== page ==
On Monday, February 28, 2022, Department of Health and Human Services (HHS) Secretary Xavier Becerra participated in a roundtable discussion with members of SEIU Healthcare Illinois Indiana Missouri and Kansas. The union proudly touted its history of being organized and led by Black and Brown women. The focus of the conversation was to celebrate Black History Month, hear about the impact that home care and child care workers have in the care economy, and underscore both HHS’s and the Biden-Harris Administration’s commitment to supporting the care economy workforce.
Participants from SEIU included the moderator, Greg Kelley, who serves as the President of SEIU Healthcare Illinois Indiana Missouri and Kansas, and several SEIU Executive Board Members who are also home care workers and child care providers.
In his opening remarks, Secretary Becerra congratulated the members of SEIU on the work they have done. He stated that “as the son of a union member – thank you for being part of an organized group that knows how to take care of each other.” Furthermore, the Secretary highlighted that “It’s time to elevate and appreciate those who do the toughest work, who provide the care and safety that our loved ones most need.”
Following testimonies from participants about how the COVID-19 pandemic drew attention to the importance of Home and Community Based Service (HCBS) providers, participants shared stories of the essential work they provide as caregivers. One participant emphasized that “we are building lives, building minds on young people.” Secretary Becerra reiterated the importance of the work child care and other HCBS providers do later in the discussion by noting “as Frederick Douglass said, ‘It’s easier to build strong children than to repair broken men.’”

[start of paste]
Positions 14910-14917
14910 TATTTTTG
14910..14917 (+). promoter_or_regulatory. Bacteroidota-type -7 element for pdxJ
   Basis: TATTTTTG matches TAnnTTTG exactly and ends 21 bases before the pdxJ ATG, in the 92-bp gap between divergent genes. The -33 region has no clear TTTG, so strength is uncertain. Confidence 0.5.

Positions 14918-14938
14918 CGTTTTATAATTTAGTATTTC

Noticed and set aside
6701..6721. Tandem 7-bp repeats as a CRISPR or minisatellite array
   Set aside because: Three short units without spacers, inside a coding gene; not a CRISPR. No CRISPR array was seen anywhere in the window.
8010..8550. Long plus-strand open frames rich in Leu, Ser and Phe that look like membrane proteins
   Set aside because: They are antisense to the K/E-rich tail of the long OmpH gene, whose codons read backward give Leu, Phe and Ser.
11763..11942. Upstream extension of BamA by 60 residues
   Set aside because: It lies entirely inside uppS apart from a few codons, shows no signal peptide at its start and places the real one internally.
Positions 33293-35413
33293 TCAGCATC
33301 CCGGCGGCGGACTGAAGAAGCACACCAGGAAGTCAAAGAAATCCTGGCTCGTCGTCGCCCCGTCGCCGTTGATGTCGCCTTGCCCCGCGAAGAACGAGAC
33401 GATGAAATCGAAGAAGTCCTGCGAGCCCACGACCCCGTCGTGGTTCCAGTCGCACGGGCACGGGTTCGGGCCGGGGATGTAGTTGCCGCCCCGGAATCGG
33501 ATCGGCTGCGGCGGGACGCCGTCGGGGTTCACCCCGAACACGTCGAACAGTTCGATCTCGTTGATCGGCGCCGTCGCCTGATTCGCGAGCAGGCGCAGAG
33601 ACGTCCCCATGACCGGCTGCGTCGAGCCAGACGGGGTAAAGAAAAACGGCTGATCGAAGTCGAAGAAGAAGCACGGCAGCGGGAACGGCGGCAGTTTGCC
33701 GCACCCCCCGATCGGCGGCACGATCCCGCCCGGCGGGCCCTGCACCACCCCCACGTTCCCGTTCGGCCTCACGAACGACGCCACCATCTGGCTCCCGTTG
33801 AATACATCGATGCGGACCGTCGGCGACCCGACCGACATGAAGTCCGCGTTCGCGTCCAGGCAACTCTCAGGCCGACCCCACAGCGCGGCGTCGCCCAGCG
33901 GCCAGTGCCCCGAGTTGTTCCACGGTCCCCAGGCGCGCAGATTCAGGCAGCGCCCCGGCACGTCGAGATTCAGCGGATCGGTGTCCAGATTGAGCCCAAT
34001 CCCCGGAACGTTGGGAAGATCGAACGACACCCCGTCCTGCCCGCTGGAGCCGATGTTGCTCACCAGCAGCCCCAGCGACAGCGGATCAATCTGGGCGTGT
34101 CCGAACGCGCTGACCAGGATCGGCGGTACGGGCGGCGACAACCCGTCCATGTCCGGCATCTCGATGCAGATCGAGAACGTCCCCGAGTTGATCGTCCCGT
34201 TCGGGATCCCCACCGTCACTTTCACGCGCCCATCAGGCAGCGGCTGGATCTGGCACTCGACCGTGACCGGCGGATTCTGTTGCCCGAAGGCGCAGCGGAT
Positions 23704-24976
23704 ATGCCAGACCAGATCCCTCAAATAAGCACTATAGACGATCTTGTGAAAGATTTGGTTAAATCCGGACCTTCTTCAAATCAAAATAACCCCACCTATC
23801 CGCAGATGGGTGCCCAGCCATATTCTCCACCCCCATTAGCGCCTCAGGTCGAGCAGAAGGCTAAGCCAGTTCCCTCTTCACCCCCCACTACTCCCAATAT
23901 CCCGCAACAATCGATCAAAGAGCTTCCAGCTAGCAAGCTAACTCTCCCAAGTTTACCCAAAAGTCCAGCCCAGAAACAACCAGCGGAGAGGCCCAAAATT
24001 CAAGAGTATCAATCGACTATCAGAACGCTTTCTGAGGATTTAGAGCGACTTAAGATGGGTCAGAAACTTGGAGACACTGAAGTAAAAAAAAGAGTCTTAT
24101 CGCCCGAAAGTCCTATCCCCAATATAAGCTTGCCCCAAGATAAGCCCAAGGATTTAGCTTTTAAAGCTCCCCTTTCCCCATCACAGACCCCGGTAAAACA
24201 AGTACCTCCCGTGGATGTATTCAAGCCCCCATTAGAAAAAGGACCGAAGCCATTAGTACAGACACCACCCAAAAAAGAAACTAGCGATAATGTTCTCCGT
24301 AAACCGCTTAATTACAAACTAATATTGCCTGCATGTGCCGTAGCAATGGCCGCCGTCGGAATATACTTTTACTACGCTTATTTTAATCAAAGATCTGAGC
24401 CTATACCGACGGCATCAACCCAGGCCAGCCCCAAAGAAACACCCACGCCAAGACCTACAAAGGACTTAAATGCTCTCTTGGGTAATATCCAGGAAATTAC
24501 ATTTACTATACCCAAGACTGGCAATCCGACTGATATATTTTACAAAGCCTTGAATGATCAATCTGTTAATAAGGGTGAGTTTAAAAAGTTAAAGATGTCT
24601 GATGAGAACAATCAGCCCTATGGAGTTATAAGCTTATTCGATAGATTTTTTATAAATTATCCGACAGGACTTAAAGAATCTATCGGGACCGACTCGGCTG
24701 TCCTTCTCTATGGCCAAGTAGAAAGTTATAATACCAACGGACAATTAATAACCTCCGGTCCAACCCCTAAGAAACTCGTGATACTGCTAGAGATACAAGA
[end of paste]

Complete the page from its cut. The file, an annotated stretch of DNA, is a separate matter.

In his closing remarks, Secretary Becerra thanked Greg Kelley for the discussion and stated “I hope everyone who has listened to these stories will remember these are the folks who make America work. Without them, families wouldn’t have elderly loved ones nearby, people couldn’t go to work due to lack of child care, and America would not work the same.” Greg Kelley closed the roundtable by reiterating that “Black history is American history,” and noted how important it is for working people to come together and share stories to help make this country even better.